Weinmann served as Gunn High School’s representative to the Board of Education this year, sitting at the dais next to the Palo Alto school district’s highest-level decision makers throughout significant and often emotionally charged discussions on teen mental health, schedule changes, building projects, program proposals and the like. She sought the position on the school board after realizing that many major decisions in the district were not made within student government or even at Gunn but at that dais.

Her position as a student representative took on even more meaning this year, as students spoke out in the wake of tragedy against what they said were misconceptions about life at Gunn and Paly. They railed against what they perceived as district leadership’s failure to include students in major decisions made this year that affected their lives directly — particularly the superintendent’s elimination of academic classes during early-morning zero period at Gunn. Weinmann and many other students who vehemently opposed the decision had strong, unapologetic words for the superintendent and board last month.

“People doubt students,” Weinmann said in an interview with the Weekly. “I worry about some decisions … that are kind of coming from the top down. I would say, ‘Talk to the kids.’ Have a clear way for them to pitch ideas. I think transparency would be a great thing.”

She said she started to see that change this year. Before, students didn’t even know where the school board met; this year, groups started to attend board meetings regularly, some getting dinner together beforehand. Others watched online at home while they did their homework, Weinmann said. She and another student wrote letters to the editor that were published in The New York Times.

At a recent board meeting, Weinmann suggested that the district create a “student-voice committee” to work on creating clear channels for students to communicate with the adults making the decisions about their education. She and three other students also founded this year a student wellness committee that brought anonymous counseling-referral boxes and a new mindfulness program to Gunn.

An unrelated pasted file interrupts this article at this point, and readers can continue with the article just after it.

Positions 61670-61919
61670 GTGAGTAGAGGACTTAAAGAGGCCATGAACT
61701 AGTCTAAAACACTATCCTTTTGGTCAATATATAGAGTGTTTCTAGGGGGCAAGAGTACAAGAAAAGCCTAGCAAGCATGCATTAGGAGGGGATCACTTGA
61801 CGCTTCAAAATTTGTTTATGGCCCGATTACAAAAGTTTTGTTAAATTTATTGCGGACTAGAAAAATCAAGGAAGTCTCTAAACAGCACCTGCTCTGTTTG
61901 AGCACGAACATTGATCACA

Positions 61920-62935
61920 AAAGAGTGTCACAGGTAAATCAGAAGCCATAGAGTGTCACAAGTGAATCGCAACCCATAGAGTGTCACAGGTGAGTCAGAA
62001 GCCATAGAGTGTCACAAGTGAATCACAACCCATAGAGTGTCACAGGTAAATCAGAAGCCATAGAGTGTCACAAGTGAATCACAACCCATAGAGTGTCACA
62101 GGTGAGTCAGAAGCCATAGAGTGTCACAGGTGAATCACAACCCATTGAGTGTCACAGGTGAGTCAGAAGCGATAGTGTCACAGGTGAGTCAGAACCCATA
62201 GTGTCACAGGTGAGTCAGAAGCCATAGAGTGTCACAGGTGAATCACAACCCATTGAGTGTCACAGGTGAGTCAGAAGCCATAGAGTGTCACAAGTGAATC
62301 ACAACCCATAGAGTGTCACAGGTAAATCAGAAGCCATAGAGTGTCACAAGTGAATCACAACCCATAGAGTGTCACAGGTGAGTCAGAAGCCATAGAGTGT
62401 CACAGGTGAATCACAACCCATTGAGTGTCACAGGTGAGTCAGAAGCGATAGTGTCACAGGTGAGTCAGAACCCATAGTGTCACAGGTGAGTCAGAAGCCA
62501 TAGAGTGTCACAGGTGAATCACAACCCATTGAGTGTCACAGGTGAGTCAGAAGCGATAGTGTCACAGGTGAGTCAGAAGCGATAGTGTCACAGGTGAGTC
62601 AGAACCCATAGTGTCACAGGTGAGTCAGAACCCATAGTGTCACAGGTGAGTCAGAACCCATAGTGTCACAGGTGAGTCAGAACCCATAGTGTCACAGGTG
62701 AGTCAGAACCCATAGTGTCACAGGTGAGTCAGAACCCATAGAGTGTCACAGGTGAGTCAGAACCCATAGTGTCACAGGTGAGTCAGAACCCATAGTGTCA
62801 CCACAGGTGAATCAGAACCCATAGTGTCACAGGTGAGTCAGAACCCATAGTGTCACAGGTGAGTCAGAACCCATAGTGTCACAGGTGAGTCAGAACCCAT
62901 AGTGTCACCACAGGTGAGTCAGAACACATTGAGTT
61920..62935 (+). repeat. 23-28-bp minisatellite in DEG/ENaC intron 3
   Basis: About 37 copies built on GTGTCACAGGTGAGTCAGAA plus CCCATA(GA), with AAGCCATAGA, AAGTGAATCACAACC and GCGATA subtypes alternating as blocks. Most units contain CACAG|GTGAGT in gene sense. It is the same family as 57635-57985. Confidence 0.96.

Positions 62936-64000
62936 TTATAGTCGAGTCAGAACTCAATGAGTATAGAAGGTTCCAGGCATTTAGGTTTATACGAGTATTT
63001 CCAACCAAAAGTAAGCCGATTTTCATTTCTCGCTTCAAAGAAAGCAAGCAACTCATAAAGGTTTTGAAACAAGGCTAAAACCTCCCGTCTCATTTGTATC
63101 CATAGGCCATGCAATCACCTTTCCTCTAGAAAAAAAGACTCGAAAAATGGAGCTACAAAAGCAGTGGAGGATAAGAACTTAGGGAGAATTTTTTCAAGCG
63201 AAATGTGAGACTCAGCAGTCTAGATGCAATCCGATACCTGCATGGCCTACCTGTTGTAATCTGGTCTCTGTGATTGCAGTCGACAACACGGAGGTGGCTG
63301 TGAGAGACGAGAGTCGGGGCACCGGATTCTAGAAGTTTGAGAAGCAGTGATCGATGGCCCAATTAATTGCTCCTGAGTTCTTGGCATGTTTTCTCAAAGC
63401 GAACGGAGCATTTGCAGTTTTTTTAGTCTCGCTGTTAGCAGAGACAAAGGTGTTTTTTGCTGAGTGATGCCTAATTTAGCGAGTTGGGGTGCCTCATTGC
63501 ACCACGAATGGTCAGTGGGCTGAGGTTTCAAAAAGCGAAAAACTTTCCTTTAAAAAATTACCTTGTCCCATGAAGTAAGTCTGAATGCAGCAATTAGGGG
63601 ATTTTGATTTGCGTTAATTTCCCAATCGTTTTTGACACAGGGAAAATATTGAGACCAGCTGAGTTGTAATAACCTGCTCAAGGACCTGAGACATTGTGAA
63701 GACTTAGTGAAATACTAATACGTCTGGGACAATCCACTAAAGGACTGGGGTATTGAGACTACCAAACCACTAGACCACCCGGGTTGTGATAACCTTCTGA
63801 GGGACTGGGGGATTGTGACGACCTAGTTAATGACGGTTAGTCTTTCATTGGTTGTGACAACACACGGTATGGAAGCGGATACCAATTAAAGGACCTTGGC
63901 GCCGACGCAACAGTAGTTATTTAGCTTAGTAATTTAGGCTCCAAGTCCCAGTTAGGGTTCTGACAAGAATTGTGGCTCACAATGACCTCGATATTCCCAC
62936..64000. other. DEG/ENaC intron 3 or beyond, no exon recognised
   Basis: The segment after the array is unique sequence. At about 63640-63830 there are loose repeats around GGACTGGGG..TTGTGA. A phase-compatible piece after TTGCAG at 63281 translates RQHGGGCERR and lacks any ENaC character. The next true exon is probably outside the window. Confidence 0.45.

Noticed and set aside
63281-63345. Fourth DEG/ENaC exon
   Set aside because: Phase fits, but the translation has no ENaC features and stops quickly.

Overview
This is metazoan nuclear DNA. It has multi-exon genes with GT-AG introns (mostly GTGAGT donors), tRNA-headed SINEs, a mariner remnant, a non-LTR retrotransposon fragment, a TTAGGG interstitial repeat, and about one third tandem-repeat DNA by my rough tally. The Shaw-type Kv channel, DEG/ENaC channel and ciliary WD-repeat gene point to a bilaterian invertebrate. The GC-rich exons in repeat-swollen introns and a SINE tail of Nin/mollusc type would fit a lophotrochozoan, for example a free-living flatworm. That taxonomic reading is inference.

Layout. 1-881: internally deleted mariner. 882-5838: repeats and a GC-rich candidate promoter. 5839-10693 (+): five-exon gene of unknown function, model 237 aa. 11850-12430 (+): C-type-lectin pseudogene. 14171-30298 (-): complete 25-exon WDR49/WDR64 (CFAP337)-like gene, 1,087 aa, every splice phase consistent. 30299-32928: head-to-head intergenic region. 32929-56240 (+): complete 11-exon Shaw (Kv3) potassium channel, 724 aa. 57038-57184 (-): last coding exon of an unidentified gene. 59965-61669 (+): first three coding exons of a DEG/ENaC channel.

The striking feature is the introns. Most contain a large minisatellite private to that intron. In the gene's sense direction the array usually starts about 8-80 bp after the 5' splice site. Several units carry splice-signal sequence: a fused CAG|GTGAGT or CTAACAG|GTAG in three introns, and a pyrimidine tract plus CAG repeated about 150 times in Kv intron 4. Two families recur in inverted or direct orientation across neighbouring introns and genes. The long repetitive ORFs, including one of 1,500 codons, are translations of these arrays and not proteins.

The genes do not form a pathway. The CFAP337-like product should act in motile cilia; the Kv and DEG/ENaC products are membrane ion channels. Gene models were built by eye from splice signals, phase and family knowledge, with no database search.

If you could give one piece of advice to your freshman-year self, what would it be?

“Don’t take things too seriously. … Kids kind of have this idea (of), ‘I need to do well.’ If you step back a little bit, it’s not a big deal.” -Rose Weinmann

“The idea of stepping forward and saying, ‘What can we change?’ — I think that’s what we need,” she said.

When she isn’t at a board meeting, one might find Weinmann at Gunn’s Model United Nations club, reading The New York Times or traveling, but generally not taking things too seriously.

Weinmann, who was diagnosed with Crohn’s disease when she was 9 years old, had serious surgery that took her out of school the second half of her sophomore year.

But her time off was a boon, she said. She took an online class, watched documentaries, taught herself how to paint, went to museums and when she returned to school, refocused her priorities.

“You talk about the love of learning — that’s when I figured out that I actually really do enjoy it,” she said.

Weinmann described Model UN as “the love of her life,” a place where she met other like-minded students. She had been teased in middle school for reading The New York Times, but on her first Model UN trip in San Francisco, the group stopped at a Starbucks, and a student said to her, “If you get the Wall Street Journal, I’ll get The New York Times.”

“Gunn is very inclusive,” she said. “It’s an amazing community in the sense that it’s cool to be a nerd, and being a nerd just means you care about something. As long as you care about something you’re cool. To find that passion and to find a way to work it into what you’re doing, I think that’s a really important thing.”

Weinmann is heading to American University in Washington, D.C., next year, where she plans to major in economics with, hopefully, a minor in international relations. She debated for a long time about taking a gap year but simply got too excited after visiting American, she said.

At her last board meeting on May 26, Weinmann expressed optimism for the future of student voice in Palo Alto.

“This year has been, I hope, the start of something new,” she said.
Rose Weinmann talks about one thing the Palo Alto school board can work on next year.